The legal profession is one that doesn’t have a problem attracting would-be female lawyers, but Kama Melly, QC, based at Park Square Barristers in Leeds, says the challenge is keeping them. “The big issue is around the retention of senior women. That’s the central focus right now because there’s been a significant drop out rate.”

However, attitudes are shifting. “In our chambers we’re seeing more mothers working not just in family law but also in criminal law. In the past this was a very male dominated area of law but it’s changing. There’s more flexible working and attitudes towards women who want to have children are changing, too.”

There’s also growing recognition of the importance that mentors and positive role models can have. “I never really thought about the importance of role models until one night I was talking to my daughter, when she was about eight or nine, about having a female Prime Minister and she said ‘don’t be silly, women don’t do that job.’ I was shocked to hear her say that and it turned out her view was based entirely on the fact that she just hadn’t seen female politicians on the TV. It really hit home just how important it is to see women in these top roles in order for others to emulate them.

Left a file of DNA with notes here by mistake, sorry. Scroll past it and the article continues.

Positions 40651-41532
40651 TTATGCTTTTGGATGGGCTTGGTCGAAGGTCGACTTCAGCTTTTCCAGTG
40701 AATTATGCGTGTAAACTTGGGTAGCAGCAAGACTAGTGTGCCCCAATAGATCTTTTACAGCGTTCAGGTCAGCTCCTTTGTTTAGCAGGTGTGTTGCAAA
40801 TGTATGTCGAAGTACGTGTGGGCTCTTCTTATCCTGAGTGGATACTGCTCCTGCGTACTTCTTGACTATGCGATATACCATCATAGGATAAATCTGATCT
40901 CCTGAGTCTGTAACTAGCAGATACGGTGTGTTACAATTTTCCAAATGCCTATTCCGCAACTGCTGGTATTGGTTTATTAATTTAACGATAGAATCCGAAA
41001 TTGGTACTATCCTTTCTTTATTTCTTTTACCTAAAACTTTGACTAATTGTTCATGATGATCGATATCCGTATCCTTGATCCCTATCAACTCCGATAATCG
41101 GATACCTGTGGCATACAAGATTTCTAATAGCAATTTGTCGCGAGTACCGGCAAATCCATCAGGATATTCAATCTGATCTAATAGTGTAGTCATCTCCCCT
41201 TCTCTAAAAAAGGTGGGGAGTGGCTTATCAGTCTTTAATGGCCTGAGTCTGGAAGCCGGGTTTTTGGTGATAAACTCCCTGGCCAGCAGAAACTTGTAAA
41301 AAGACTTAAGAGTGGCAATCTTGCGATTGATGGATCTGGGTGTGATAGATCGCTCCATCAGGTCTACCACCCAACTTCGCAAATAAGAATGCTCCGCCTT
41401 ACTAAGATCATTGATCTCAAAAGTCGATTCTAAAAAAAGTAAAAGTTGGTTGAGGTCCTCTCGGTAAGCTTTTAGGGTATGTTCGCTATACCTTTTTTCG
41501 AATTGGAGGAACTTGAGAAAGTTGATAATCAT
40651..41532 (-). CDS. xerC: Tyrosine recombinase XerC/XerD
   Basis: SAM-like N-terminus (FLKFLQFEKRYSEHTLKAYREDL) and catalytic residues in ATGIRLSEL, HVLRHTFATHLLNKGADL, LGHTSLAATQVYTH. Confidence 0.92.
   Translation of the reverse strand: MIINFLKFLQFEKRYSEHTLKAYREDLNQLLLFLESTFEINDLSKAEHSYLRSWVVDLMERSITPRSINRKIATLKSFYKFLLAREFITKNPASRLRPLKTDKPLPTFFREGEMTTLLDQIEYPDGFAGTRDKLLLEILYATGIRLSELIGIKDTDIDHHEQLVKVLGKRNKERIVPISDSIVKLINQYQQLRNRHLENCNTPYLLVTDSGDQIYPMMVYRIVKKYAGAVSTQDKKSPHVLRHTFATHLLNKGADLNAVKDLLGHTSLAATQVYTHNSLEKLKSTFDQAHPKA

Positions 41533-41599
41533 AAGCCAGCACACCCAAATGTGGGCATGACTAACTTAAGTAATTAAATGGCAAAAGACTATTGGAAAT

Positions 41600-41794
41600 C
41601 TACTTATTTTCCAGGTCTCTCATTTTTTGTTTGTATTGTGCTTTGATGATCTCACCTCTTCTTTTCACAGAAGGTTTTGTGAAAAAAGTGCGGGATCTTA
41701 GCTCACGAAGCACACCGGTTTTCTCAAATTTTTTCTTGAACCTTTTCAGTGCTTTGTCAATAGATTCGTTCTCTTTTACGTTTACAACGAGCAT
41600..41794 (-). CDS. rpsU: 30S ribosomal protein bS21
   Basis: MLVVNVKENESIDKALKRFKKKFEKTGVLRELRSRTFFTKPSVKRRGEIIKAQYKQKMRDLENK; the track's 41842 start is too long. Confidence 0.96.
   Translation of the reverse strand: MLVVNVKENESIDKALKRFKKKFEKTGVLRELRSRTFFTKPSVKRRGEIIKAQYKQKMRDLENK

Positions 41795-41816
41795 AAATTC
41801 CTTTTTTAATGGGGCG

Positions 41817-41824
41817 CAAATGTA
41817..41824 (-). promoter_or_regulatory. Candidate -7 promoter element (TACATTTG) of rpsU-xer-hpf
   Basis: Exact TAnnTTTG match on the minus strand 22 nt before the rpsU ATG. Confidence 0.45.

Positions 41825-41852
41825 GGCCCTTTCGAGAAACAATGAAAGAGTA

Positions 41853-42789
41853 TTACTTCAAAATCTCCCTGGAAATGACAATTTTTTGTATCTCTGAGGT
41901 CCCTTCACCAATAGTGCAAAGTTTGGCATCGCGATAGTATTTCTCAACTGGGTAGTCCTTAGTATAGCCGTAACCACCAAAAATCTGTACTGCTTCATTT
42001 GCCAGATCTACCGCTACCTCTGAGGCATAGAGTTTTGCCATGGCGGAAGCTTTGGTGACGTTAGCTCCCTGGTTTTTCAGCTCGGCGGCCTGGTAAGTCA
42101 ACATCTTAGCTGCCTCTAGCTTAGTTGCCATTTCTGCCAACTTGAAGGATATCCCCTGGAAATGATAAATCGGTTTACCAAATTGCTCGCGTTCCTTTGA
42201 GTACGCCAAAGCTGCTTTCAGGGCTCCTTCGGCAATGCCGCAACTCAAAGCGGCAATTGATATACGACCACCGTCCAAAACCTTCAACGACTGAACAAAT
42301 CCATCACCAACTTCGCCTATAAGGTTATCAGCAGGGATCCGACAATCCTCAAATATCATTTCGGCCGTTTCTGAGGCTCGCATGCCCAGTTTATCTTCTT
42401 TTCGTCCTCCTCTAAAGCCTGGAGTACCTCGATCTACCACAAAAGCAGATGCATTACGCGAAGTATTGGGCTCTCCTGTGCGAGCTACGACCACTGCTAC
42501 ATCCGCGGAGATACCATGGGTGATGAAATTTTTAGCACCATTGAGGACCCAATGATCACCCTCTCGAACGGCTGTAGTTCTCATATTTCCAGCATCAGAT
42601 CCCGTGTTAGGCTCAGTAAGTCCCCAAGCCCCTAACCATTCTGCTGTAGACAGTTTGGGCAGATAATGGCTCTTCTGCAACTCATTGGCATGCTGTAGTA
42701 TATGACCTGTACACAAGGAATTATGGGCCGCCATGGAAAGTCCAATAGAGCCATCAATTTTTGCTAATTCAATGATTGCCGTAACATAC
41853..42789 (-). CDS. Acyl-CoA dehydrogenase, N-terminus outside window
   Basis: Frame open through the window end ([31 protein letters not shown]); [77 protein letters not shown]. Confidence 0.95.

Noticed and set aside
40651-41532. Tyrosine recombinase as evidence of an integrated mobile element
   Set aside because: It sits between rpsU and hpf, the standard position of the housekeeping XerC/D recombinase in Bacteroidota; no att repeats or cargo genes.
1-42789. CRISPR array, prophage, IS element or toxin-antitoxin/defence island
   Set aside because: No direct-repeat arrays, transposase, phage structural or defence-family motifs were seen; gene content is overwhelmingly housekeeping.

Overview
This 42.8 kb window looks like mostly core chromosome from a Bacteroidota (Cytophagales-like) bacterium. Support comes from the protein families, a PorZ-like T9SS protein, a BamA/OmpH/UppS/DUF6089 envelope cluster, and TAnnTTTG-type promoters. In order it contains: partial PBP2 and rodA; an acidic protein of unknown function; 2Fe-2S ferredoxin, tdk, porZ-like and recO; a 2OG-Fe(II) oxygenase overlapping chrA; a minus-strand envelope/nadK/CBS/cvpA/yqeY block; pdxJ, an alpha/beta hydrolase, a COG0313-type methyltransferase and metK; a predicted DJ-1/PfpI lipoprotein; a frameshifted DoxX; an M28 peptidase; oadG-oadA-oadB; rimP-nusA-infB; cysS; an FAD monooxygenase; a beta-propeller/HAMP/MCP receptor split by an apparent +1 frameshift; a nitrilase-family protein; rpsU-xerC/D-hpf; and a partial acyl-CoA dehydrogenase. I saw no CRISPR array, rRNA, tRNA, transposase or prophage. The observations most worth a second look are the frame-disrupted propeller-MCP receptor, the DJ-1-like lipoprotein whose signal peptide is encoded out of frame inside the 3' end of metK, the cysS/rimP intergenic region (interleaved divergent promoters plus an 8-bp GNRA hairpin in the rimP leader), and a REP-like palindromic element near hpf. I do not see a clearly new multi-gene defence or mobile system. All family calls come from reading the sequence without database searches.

“Young women and especially BAME (Black, Asian, and minority ethnic) women need to see women taking on senior roles in all professions, but particularly the judiciary and the government because they are the ones who make decisions that affect our day to day lives and it’s important they reflect the society they’re supposed to represent.”

Paula Dillon, a partner at law firm Womble Bond Dickinson, is the first female president of the Leeds Chamber of Commerce in its 150-year history. She says creating gender equality in the workplace is important for a number of reasons. “When younger women, in particular, look at organisations and institutions they need to be able to see themselves in the top positions. If all they see are men of a certain age then they’ll either think they wouldn’t fit in or they don’t want to work there.”